https://www.alcasoft.com/arkansas/blackberry.html

    You might also consider looking into doing a food forest if you have a lot of heat. There are 6-8 layers of height of plants that create shade and give off moisture, and with companion planting they help each other, suppress weeds and improve soil. Robert Hart has a good book on the subject, and here he is on YouTube

    https://youtu.be/vBShBeC1f-Q

    It takes planning and attention, but if you plan ahead, keep good notes, do your research, put in a couple years of effort, the future ought to be easier. :)
     
  9. Ludi

    Ludi Junior Member

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    Thank you very much for those suggestions. :)
     
  10. sweetpea

    sweetpea Junior Member

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    PS, I'm pretty sure Ruth Stout used rotten hay, like wheat and oats. Not straw, that is the leftover of some crop and doesn't add as much to the soil as rotted hay, so I think that distinction is important :)
     
  11. Ludi

    Ludi Junior Member

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    I've recently begun to use a lot of mulch in my kitchen garden, mostly old hay with sheep manure, as well as some chicken bedding and manure, wool, and a very thick layer of woodchips mostly on the paths but beginning to cover the beds as well. This is all on top of buried wood (like hugelkultur, but below ground level). The garden is beginning to hold water well, though because I'm using some clay subsoil on the beds, the plants take awhile to get going and struggle a bit when young during some recent hot dry days. It is already quite hot and dry here (upper 80s F) and dry, with the clay soil in the fields beginning to crack a lot. But this garden is doing quite well. I've had people tell me it is too much work to do it as I've done, but, so far it's the only thing I've found that looks like it will really work under these conditions. Eventually I hope not to have to irrigate much at all, once the garden has absorbed enough water. And the hard work of excavating the rocks will only need to be done this one time, after which I will never need to till. That's the most helpful thing I see in the concepts of permaculture, that once the proper techniques are identified for each site, they only need to be done once and then the rest of the work is easy maintenance such as chop and drop. For me, identifying the proper techniques has been the difficult part, especially since I was fooled by a couple good years with lots of rain which made me think I could have a "normal" garden. I think maybe the "arduous" nature of gardening might be because the proper techniques have not been identified and people are stuck in a routine of tilling, hoeing, and weeding, etc. So I think it is helpful for people to talk about methods they've used to reduce the amount of labor they have to do over time, which is my original purpose of this thread though I guess poorly presented initially......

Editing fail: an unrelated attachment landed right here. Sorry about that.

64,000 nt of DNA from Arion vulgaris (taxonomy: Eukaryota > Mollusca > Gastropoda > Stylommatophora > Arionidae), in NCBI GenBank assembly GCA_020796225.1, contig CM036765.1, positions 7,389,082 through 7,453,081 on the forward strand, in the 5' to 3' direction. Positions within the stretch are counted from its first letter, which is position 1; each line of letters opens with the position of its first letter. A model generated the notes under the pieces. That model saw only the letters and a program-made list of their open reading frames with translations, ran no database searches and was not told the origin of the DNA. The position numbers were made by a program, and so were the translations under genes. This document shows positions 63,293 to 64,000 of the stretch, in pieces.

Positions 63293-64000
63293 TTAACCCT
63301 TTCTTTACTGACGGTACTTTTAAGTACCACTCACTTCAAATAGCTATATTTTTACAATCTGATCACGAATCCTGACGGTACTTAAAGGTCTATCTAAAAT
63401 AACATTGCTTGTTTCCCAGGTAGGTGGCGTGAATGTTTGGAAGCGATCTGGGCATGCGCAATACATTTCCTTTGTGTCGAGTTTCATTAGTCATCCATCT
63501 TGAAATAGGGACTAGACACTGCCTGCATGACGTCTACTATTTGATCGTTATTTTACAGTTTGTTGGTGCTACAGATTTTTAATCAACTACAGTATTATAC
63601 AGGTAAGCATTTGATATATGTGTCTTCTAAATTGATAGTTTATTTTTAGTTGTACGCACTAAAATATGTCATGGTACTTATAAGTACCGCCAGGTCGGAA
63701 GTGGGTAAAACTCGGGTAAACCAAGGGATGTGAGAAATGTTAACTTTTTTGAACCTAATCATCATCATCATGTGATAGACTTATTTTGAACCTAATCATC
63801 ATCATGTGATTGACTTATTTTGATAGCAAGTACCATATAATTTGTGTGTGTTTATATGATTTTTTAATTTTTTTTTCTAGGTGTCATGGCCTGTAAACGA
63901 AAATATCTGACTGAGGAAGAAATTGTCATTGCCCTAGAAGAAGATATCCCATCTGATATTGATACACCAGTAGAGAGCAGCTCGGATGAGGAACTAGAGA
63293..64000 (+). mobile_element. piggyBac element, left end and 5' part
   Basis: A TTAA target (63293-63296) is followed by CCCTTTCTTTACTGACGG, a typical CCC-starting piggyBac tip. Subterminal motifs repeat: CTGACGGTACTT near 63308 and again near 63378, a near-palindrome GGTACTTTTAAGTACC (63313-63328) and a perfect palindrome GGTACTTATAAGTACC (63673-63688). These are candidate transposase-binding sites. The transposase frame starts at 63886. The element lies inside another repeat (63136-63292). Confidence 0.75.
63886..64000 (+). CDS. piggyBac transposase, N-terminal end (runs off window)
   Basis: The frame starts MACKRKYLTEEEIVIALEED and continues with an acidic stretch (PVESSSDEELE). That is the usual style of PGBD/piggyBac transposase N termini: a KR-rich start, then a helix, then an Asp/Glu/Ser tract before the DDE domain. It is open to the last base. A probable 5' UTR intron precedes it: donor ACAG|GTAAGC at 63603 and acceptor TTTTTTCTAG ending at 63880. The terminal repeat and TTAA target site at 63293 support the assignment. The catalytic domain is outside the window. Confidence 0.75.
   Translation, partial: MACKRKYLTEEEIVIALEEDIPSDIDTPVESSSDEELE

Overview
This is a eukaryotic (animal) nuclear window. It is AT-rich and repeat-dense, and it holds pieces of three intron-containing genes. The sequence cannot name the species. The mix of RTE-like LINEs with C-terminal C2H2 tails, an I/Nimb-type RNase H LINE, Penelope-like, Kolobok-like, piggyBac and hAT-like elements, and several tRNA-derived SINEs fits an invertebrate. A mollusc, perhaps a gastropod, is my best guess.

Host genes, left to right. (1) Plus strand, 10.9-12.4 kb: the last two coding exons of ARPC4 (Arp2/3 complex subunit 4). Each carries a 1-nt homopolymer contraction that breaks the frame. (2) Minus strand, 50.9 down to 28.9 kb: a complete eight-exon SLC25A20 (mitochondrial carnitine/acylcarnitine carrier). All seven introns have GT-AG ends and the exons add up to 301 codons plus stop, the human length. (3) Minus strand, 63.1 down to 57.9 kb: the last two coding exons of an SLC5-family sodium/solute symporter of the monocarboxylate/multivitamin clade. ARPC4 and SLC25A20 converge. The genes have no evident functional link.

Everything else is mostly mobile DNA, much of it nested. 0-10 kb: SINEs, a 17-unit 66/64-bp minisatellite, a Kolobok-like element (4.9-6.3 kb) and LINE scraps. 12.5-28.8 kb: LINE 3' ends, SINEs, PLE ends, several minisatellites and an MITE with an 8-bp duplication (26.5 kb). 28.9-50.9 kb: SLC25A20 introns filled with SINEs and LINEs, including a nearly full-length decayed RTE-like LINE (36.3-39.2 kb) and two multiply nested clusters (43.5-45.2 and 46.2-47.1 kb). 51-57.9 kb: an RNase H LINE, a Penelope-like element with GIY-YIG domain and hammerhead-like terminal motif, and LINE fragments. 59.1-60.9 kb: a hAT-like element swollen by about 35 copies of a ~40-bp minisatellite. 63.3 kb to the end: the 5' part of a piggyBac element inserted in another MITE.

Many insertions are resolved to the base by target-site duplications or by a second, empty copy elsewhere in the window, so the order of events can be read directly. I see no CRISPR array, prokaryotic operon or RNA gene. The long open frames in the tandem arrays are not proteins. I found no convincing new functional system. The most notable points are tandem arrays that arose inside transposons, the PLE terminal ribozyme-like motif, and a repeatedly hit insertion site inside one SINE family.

12. Grahame

    Grahame Senior Member

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    Sorry Ludi, I certainly didn't mean any offence. I was concerned for you more than anything.
     
  13. pebble

    pebble Junior Member

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    I'm going to disagree with Grahame here. I think one of the core tenets of permaculture is efficiency, and using system design to lessen labour.


    Ludi, I wonder if you are giving yourself a hard time. Both by setting expectations too high, and by working beyond your means*. I'm slightly younger than you, also a woman, and have a disability. For me permaculture has been a boon because it gave me the tools to design my life (not just my garden) that made things much easier for me.

    (*I also worry that you are putting yourself down. You say you are not a good gardener, yet every time I see photos of your garden I know that is not true).

    Please don't take what I am about to say as criticism. I read alot of your posts here and at permies because I find your approaches interesting and your ability to work with really difficult land inspiring.

    I can't remember if you have done a PDC, and I'm not even sure that that is relevant to what I am about to say (given I haven't done one), but I see you doing lots of micro design (and choices about techniques), but not overall design. By that I don't mean that you have to have a mega plan for your whole property (although I expect you have some kind of big picture plan). I mean that some of the things that aren't working for you, are like that because they haven't been designed for. For instance, given your physical limitations, how can you change not only how you garden, but how you design systems? You can't design in the same way that Geoff Lawton or Bill Mollison does, you have to design differently.